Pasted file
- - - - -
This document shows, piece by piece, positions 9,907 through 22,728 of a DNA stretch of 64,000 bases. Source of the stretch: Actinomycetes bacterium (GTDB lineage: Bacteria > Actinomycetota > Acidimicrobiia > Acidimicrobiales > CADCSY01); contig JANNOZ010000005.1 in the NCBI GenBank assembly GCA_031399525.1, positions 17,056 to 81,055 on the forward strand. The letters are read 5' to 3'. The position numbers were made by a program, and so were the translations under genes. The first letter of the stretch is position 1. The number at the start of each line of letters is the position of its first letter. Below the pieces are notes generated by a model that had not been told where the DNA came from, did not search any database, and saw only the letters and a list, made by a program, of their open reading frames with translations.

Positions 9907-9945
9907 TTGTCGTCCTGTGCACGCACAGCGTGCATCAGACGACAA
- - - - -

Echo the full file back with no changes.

This document shows, piece by piece, positions 9,907 through 22,728 of a DNA stretch of 64,000 bases. Source of the stretch: Actinomycetes bacterium (GTDB lineage: Bacteria > Actinomycetota > Acidimicrobiia > Acidimicrobiales > CADCSY01); contig JANNOZ010000005.1 in the NCBI GenBank assembly GCA_031399525.1, positions 17,056 to 81,055 on the forward strand. The letters are read 5' to 3'. The position numbers were made by a program, and so were the translations under genes. The first letter of the stretch is position 1. The number at the start of each line of letters is the position of its first letter. Below the pieces are notes generated by a model that had not been told where the DNA came from, did not search any database, and saw only the letters and a list, made by a program, of their open reading frames with translations.

Positions 9907-9945
9907 TTGTCGTCCTGTGCACGCACAGCGTGCATCAGACGACAA